By Business Today
A new survey conducted by Roshani Consultancy Services has highlighted that sexual abuse among female journalists is a problem.
The journalists expressed being tired of the status quo and are demanding safer newsrooms.
The survey revealed the 94 per cent of the respondents believe that sexual harassment and abuse is a problem in media houses in Kenya.
The participants, 70 practising journalists, 60 female and 10 male responded to 10 questions presented by the organization. Further 45 survey respondents said that they personally know someone who had been sexually harassed by a colleague.
The journalists highlighted that female reporter faced the abuse with promises of being assigned big stories, better working conditions and keeping their jobs.
Most sexual harassers according to the study were male editors, bureau chiefs and supervisor.
“Editors would demand after work services so they can assign you big stories,” one participant was quoted.
“I was asked for sexual favours so as not to be fired… threaten with firing if not…,” another journalist said.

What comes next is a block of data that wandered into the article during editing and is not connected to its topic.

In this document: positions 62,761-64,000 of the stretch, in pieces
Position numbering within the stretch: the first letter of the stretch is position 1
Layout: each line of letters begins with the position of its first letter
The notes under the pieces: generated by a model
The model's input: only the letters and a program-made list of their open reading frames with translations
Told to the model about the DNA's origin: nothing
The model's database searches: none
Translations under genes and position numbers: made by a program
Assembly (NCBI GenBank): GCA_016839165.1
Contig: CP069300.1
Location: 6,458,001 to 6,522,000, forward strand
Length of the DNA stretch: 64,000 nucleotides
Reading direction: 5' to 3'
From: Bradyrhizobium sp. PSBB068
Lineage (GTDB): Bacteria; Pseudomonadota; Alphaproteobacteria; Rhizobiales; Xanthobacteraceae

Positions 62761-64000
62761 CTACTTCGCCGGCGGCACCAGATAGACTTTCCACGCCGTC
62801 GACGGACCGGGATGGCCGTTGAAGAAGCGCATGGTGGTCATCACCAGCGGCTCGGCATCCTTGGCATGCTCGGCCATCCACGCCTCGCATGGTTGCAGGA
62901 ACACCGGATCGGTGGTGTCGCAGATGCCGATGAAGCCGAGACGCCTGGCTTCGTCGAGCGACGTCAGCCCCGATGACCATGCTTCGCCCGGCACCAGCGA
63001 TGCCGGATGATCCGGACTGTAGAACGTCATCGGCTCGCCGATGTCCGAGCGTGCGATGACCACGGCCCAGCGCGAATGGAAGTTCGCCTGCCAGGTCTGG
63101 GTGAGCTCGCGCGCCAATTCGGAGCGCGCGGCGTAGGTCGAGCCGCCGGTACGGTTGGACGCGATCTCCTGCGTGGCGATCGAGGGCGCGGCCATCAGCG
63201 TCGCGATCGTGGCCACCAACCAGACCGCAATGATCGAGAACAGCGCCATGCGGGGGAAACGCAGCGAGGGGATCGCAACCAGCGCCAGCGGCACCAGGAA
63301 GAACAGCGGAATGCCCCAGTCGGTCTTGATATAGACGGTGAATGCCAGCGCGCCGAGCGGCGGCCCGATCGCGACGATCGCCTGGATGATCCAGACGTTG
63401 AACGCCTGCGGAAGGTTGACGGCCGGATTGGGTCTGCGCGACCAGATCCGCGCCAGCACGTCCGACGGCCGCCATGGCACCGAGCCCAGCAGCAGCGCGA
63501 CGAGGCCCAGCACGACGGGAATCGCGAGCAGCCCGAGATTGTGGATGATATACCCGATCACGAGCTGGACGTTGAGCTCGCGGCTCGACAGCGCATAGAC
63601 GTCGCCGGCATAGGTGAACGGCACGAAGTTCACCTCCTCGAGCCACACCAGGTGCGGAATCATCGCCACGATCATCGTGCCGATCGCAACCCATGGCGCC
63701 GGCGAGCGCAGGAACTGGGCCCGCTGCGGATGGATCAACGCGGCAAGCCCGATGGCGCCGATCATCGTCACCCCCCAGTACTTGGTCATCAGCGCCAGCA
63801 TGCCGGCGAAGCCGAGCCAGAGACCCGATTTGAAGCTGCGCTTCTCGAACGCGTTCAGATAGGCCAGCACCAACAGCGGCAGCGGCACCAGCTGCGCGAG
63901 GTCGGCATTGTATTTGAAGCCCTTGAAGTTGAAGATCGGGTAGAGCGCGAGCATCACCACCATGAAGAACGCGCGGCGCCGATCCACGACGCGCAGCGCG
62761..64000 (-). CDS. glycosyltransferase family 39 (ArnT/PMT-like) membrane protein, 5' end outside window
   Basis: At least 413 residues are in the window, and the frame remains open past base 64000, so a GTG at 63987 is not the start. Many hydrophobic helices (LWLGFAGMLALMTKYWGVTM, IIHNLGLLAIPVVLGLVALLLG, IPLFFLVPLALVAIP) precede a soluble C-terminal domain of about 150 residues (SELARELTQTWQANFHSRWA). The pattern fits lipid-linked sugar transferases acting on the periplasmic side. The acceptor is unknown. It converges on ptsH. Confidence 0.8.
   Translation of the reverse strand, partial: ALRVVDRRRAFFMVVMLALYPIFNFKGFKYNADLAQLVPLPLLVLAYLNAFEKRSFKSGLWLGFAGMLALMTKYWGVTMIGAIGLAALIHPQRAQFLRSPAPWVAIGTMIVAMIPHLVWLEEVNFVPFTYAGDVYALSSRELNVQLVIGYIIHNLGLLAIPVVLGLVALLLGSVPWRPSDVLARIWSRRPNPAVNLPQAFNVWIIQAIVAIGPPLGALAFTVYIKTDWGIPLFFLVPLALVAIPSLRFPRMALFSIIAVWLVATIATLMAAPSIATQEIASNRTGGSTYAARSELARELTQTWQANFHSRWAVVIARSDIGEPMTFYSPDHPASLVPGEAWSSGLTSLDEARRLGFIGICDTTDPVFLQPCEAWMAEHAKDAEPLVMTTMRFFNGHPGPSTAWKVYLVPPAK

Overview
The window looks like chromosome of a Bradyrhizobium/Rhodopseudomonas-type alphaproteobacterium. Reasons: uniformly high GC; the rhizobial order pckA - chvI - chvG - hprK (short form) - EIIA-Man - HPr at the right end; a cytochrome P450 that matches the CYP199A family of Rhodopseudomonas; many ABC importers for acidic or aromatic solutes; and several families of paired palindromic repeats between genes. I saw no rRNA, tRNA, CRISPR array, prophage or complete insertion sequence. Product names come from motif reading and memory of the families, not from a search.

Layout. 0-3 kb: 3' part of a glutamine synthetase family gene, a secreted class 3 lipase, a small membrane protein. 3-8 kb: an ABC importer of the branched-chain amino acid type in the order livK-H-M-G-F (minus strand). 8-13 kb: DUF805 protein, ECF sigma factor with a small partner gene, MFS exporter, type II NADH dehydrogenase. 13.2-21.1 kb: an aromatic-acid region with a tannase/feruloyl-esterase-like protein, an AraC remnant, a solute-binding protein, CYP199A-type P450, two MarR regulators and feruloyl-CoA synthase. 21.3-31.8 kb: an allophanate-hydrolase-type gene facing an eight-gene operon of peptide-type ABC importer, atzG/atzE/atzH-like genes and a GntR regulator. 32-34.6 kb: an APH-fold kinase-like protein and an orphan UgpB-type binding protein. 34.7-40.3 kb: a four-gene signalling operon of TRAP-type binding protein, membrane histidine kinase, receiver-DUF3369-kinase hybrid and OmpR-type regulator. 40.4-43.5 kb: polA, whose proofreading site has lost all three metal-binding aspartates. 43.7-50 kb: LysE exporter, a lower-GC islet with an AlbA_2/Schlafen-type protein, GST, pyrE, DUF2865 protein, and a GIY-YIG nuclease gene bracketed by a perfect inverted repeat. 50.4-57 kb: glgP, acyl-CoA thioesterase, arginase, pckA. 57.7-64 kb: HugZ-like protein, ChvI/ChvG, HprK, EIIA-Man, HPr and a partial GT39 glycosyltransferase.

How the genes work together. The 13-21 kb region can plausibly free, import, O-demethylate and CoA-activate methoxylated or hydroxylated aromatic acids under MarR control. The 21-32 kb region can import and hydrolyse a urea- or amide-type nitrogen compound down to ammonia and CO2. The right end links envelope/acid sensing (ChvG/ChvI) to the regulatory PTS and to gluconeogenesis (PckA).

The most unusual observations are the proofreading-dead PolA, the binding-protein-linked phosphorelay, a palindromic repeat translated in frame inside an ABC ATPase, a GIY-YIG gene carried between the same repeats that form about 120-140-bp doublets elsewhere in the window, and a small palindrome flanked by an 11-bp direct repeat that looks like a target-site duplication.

“The abuser was the bureau chief and the victim was a female intern,” added another respondent.
Moreover, 1 in 2 respondent had experienced or still continue to experience sexual abuse in the newsrooms despite their institutions having policies regarding the harassment.
However, the victims said that didn’t know what options they had or did not trust their institutions to resolve the abuses they face in the line of work.
“I felt there was nothing much that could be done as they were the most senior officer in the organization,” one journalist said.
“There was no proper channels and there is fear of victimization,” another added.
“Yes I knew the right person to approach. I talked with HR and it was all solved,” said another respondent.
Sadly, more than half survey respondents did not know if their institutions had a sexual harassment and abuse policy with seven per cent saying that they knew for a fact that no sexual harassment policy existed in their media institution.
About 40 per cent said they would confront a sexual harassment perpetrator, but only 1 in 10 would volunteer to be a public witness for the victim.
Speaking openly about sexual abuse is considered a taboo that more than half of the survey respondents are not willing to publicly share their views on sexual harassment and abuse.
In order to avoid being ostracized by other workers, 1 in 3 will anonymously report the matter while the rest will not get involved.
Sexual harassment in the newsroom affects the victims’ career prospects and choices.